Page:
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A contabilidade social na perspectiva clássica : (capital produtivo e não-produtivo : traçando um mapa do sistema de contas nacionais brasileiro)

Pinto, José Paulo Guedes
Fonte: Universidade Federal do Rio Grande do Sul Publicador: Universidade Federal do Rio Grande do Sul
Tipo: Dissertação Formato: application/pdf
POR
Relevância na Pesquisa
36.37%
O objetivo dessa dissertação é apresentar um exercício empírico, qual seja, transformar a contabilidade nacional oficial em categorias analíticas da economia clássica/marxiana. Esse processo é baseado na metodologia desenvolvida por Shaikh e Tonak (1994). No primeiro capítulo nós apresentamos de forma sucinta os principais aspectos teóricos da distinção entre o trabalho produtivo e o trabalho não-produtivo do ponto de vista do capital. No segundo capítulo apresentamos tanto a análise crítica do sistema de contas nacionais quanto a metodologia para realizar o mapeamento da contabilidade nacional convencional para categorias clássicas/marxianas. No terceiro capítulo aplicamos esse mapeamento nas contas nacionais brasileiras. Assim, baseando-nos nos recentes desenvolvimentos da pesquisa empírica marxista, estamos aptos a calcular a taxa de mais-valia, a composição valor e material do capital e a taxa geral de lucro marxiana para os períodos entre 1990-1994, 1995-1999 e 2000-2004.; The aim of this dissertation is to present an empirical exercise of transforming the official accounts into the classical/marxian analytical framework. Our transformation procedure is based on the methodology developed by Shaikh and Tonak (1994). Initialy we briefly present the mains theoretical aspects of the distinction between productive and unproductive labour. In the second chapter...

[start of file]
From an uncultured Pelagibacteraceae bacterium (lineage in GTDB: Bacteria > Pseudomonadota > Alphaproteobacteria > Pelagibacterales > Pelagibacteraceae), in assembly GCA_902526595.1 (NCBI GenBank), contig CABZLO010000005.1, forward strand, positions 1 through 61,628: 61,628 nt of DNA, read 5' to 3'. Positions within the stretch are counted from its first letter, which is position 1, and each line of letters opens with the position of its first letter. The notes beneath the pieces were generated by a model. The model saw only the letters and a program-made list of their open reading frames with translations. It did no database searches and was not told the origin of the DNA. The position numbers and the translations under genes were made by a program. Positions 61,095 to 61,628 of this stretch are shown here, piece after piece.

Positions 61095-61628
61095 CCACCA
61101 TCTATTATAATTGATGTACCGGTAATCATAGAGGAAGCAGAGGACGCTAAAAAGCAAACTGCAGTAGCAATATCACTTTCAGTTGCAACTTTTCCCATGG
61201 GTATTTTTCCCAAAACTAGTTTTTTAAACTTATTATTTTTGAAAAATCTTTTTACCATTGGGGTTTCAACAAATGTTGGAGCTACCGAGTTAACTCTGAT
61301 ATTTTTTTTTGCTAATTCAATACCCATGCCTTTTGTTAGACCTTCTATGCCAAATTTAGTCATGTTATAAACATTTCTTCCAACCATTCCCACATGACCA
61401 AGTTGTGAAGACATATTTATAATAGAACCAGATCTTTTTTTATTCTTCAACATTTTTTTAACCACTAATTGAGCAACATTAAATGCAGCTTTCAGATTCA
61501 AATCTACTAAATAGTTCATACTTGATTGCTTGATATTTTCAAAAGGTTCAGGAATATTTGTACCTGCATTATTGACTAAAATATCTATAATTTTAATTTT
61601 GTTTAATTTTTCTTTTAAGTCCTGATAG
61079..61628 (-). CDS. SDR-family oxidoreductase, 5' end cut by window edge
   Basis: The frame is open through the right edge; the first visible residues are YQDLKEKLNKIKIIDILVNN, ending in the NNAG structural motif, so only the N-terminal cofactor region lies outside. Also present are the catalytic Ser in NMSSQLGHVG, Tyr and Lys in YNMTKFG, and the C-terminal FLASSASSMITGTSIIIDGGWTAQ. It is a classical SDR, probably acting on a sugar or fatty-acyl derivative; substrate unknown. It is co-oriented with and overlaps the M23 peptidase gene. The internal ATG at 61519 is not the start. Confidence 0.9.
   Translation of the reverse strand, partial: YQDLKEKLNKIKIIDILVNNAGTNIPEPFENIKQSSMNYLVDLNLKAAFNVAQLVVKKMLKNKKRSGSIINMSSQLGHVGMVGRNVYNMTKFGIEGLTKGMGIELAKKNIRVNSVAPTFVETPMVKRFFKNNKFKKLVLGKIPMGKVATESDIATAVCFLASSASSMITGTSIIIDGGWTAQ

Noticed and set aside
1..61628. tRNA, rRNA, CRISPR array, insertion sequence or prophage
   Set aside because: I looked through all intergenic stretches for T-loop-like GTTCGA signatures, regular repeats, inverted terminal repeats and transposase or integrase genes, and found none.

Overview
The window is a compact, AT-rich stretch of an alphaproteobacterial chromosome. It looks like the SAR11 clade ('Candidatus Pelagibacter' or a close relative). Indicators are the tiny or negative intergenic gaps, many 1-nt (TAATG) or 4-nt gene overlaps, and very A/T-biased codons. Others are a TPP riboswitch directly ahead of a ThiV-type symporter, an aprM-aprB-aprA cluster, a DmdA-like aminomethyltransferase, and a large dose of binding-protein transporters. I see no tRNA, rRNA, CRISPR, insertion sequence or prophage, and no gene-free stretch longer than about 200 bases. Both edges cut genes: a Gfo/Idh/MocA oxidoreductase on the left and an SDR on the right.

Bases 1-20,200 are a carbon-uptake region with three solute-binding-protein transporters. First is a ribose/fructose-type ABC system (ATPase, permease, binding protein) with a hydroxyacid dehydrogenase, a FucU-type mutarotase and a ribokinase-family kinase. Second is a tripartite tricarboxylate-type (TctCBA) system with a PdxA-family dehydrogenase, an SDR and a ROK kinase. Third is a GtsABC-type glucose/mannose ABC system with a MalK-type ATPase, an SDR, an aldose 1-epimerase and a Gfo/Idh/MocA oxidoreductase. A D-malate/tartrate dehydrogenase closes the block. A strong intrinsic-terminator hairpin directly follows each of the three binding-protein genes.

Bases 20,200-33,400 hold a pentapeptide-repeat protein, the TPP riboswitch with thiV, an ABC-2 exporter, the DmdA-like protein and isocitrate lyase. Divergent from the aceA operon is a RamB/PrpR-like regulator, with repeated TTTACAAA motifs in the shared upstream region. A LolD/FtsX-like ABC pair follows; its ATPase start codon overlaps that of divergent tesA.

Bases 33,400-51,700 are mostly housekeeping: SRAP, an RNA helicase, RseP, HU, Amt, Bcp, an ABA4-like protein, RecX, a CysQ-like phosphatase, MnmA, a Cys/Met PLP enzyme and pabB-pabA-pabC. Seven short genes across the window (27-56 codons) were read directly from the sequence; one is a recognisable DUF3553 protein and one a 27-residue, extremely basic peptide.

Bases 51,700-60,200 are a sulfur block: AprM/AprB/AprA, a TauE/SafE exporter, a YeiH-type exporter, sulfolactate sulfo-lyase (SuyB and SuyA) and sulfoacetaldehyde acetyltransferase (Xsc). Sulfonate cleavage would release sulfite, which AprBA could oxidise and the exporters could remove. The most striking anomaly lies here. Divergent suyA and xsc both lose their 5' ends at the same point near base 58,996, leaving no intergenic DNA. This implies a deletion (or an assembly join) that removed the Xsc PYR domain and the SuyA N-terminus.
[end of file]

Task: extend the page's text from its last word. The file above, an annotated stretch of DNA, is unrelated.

Gross Capital Flows : Dynamics and Crises